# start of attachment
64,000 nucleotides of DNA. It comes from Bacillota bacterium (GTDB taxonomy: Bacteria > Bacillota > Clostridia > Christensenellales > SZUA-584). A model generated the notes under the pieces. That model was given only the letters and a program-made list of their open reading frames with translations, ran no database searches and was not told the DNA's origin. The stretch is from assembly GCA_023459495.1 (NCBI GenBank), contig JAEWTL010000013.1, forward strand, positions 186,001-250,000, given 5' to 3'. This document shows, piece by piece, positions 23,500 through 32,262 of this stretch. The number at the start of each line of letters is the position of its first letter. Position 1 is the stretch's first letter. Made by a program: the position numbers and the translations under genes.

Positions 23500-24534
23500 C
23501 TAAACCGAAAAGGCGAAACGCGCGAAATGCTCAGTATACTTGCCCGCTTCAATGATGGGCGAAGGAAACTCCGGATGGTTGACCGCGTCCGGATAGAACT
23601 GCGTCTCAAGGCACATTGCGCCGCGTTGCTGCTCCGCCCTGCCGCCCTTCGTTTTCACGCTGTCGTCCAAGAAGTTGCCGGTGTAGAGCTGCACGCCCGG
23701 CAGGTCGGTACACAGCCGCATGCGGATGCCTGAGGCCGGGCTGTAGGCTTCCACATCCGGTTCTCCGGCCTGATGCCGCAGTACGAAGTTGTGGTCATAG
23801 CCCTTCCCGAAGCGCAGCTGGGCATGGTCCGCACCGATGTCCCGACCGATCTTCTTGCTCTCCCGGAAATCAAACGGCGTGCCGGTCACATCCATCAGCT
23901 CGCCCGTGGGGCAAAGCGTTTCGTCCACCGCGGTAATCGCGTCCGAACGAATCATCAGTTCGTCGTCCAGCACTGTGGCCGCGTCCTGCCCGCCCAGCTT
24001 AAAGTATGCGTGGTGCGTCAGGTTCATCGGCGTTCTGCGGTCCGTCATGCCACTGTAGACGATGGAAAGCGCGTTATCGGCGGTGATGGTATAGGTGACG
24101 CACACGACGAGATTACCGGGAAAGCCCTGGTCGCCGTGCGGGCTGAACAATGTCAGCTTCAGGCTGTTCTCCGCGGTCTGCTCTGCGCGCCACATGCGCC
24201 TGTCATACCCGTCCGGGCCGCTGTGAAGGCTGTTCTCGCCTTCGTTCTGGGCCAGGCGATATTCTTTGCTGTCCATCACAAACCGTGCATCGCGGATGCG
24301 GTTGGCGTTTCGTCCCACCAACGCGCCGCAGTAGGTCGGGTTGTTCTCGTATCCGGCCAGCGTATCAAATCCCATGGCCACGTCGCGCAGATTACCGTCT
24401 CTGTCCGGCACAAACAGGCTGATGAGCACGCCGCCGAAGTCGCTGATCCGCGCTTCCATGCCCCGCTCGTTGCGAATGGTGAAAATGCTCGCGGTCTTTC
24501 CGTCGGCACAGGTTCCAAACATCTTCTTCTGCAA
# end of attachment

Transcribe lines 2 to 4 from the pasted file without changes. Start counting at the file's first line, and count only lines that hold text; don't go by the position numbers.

Positions 23500-24534
23500 C
23501 TAAACCGAAAAGGCGAAACGCGCGAAATGCTCAGTATACTTGCCCGCTTCAATGATGGGCGAAGGAAACTCCGGATGGTTGACCGCGTCCGGATAGAACT